A Windows XP Pro PC in City1 (which is part of a NT 4 domain) is trying to map a network share across a VPN tunnel (dedicated site to site) to a Windows 2003 Server in City2 which is not part of a domain, is a standalone server, and there is a workgroup in operation there.
The City1 XP PC can successfully map shares through the VPN tunnel to an XP Pro PC in City2 that is on the same network as the 2003 Server.
The share and NTFS permissions on the 2003 Server shares have been double checked.
The 2003 Server (with IP 192.168.168.xx) successfully returns a ping from across the VPN tunnel from the XP Pro machine in City1.
Other PCs on the City1 network can map shares on the Ottawa 2003 Server just fine.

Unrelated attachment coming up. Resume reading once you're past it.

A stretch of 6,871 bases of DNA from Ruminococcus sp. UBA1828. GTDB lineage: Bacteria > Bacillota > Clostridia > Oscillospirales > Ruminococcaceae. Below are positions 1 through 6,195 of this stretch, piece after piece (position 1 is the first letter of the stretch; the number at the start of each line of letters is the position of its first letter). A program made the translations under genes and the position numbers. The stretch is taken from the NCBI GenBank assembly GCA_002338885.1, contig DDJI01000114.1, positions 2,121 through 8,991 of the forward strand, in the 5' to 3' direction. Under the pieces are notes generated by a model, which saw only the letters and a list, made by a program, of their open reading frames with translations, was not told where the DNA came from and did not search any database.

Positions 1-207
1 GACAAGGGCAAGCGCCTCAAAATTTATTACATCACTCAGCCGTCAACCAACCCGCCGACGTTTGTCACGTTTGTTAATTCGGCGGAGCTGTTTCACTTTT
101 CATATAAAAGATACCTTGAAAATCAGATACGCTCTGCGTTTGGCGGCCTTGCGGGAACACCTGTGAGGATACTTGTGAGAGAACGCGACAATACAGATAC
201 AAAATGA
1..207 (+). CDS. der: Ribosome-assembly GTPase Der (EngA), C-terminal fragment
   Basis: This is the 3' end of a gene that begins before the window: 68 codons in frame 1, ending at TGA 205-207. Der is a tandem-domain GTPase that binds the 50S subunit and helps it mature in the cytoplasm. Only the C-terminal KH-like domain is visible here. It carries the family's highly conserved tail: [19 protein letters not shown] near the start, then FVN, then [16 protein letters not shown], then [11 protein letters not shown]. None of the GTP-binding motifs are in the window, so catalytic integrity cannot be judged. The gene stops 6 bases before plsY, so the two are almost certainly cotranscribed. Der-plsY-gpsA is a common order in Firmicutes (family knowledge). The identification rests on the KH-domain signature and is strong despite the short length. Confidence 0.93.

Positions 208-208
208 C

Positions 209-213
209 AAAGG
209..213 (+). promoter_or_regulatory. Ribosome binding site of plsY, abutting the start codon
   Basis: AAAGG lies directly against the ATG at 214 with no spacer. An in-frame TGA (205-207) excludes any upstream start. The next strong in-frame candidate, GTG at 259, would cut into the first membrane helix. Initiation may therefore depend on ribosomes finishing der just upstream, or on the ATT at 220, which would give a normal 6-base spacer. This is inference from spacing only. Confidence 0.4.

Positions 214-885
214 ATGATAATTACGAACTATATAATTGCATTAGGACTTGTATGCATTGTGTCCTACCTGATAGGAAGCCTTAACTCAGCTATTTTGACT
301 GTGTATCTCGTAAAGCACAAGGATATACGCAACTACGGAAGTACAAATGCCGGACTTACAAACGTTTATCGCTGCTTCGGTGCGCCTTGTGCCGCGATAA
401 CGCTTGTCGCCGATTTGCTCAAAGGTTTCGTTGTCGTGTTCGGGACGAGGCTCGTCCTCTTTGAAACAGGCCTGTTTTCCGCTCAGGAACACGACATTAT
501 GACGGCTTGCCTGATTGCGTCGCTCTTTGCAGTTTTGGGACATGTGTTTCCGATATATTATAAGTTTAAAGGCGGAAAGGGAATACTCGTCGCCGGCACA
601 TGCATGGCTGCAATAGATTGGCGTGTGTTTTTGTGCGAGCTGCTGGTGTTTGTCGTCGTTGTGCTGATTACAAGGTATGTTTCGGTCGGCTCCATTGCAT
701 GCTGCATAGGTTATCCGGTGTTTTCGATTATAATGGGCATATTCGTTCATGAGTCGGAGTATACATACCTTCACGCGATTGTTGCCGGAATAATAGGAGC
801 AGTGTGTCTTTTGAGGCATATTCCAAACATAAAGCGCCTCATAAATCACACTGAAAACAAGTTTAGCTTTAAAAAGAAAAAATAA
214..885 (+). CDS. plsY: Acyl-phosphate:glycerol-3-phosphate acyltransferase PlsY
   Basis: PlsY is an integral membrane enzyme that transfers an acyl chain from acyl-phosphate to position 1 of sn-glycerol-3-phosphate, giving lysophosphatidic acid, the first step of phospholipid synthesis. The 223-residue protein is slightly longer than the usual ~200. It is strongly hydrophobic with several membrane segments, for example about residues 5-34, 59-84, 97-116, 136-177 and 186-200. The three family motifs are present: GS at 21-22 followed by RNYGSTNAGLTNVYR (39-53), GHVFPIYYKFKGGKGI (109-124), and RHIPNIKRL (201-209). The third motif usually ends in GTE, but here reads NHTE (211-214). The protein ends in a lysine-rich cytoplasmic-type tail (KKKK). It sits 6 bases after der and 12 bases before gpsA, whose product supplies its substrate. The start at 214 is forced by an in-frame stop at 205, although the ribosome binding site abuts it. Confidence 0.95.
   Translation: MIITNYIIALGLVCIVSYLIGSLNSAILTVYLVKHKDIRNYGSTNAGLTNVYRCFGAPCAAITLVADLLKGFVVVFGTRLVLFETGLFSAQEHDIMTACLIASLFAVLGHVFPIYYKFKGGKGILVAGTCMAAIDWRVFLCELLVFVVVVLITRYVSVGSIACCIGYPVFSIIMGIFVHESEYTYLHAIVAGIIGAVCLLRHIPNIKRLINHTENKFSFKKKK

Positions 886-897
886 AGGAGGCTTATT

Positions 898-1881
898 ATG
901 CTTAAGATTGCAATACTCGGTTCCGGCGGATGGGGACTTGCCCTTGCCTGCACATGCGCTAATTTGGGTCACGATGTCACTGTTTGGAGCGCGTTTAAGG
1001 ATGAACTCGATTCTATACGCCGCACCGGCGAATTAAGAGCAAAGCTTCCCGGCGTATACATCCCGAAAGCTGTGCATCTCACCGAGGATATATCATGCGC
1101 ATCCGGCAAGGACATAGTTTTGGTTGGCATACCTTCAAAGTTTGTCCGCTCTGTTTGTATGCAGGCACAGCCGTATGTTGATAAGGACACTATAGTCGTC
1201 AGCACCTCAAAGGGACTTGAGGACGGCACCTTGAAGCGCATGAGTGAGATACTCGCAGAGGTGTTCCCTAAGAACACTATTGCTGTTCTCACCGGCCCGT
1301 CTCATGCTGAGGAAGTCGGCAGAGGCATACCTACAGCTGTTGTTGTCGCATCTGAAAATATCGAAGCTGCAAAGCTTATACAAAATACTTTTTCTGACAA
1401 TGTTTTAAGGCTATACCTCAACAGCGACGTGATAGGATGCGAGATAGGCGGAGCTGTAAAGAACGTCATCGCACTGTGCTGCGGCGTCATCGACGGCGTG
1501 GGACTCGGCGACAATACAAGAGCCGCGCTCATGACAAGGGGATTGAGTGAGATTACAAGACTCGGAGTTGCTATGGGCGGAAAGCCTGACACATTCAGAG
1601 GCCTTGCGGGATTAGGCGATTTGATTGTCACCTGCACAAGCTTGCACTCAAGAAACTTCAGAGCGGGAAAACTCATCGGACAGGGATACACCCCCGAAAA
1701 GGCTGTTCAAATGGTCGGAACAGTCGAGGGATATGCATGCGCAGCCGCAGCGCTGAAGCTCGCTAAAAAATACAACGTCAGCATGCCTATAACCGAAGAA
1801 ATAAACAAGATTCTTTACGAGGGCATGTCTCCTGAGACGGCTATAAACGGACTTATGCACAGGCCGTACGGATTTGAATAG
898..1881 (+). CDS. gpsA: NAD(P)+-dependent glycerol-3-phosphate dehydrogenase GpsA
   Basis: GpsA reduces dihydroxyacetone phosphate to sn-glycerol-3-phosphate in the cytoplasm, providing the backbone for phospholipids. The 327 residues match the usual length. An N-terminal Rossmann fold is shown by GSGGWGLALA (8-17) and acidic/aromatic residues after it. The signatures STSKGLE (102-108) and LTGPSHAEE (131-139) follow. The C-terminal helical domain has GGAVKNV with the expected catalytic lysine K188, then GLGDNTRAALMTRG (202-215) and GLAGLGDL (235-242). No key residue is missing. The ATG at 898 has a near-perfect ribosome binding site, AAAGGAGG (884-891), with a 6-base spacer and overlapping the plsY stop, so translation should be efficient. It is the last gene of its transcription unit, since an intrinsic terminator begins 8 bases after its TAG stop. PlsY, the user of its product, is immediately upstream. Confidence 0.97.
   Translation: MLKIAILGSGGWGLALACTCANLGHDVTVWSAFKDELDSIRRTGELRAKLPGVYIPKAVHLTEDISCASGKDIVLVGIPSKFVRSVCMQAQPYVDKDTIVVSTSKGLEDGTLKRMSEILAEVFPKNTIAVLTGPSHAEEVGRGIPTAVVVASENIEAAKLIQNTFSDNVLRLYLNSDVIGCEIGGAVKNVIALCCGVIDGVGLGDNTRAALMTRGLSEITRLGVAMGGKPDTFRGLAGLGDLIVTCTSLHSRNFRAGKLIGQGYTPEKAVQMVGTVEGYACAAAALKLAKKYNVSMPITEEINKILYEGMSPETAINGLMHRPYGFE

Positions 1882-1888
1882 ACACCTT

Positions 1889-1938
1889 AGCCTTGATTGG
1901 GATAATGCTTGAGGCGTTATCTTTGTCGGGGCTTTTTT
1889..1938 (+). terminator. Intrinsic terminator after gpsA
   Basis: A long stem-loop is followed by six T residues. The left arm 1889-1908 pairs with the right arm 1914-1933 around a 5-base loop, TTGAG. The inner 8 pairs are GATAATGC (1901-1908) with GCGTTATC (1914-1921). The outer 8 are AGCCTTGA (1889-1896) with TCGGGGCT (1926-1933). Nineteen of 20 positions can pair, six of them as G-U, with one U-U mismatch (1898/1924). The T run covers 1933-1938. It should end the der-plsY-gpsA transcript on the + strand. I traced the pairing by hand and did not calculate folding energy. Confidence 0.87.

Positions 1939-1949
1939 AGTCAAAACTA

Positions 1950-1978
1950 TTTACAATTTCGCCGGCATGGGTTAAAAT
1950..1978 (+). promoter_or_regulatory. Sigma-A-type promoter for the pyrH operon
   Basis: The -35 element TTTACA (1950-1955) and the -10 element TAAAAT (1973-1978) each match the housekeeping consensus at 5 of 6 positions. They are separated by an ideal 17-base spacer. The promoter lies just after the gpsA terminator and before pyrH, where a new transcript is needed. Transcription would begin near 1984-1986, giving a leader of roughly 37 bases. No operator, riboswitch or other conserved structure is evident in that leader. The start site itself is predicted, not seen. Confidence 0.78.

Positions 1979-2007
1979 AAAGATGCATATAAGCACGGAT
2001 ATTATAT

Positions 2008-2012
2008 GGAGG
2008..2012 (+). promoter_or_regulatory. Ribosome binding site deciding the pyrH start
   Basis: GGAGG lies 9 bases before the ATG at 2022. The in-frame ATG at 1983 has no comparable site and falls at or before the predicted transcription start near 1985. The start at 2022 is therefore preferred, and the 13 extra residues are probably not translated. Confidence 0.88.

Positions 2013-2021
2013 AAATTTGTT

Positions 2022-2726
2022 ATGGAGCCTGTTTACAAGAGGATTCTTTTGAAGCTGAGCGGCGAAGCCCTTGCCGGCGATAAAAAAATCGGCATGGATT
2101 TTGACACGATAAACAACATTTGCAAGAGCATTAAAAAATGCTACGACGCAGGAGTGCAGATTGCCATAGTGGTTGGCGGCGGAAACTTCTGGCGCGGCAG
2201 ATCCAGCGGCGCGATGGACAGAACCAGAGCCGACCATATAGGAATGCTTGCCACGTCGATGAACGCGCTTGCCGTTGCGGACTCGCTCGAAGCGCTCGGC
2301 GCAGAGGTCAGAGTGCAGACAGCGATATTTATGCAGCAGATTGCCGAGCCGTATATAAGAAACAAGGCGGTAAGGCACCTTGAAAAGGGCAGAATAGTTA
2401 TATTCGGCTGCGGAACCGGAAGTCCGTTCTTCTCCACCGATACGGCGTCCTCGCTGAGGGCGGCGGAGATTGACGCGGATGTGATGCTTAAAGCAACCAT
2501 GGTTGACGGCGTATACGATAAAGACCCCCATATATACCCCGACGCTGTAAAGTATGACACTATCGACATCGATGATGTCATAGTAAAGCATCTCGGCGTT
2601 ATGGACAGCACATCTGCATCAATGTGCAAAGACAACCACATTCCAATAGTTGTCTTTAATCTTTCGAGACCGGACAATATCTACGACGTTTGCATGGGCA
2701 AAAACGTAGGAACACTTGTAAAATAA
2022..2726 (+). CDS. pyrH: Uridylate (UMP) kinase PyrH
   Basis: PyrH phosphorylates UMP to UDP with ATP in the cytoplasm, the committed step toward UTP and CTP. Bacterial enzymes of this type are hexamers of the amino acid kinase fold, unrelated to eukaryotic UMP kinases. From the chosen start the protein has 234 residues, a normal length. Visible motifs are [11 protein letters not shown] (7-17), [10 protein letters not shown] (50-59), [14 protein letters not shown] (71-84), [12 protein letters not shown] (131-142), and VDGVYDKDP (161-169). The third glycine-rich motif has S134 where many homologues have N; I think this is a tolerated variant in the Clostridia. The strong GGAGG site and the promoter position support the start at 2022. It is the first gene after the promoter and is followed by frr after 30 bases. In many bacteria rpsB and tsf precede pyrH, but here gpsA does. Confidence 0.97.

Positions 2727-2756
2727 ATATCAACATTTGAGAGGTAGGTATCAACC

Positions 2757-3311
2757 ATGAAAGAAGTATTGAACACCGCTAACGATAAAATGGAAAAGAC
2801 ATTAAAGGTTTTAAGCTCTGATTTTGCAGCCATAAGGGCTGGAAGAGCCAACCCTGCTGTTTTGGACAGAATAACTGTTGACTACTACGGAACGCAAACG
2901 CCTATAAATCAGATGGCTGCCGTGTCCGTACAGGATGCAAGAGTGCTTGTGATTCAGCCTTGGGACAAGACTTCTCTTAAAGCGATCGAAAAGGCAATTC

The command used to attempt to map the share on the 2003 Server is as follows:
Net use f: \\192.168.168.xx\shared
And the result is a System 53 error; network path does not exist.
When looking at the Network Neighborhood from an XP machine in City 1, City2's workgroup can be seen. If double clicked, it shows the PC's in the workgroup, and it is possible to look at the shares on CIty2 XP machines, but not the 2003 server. If you double click on the 2003 server, it gives an error indicating that permissions due not exist and to contact the administrator.
Employing -- Net use f: \\192.168.168.xx\shared /user:2003_Server_name_here\administrator is also not successful, resuting in a system error 53, so it's not even possible to try to map and provide the local administrator password of the 2003 server.
So the I guess the question is, what is different from a security standpoint for a 2003 Server vs an XP machine when serving up shares to a machine that is in a different domain. What needs to be done to allow the mapping of the drive?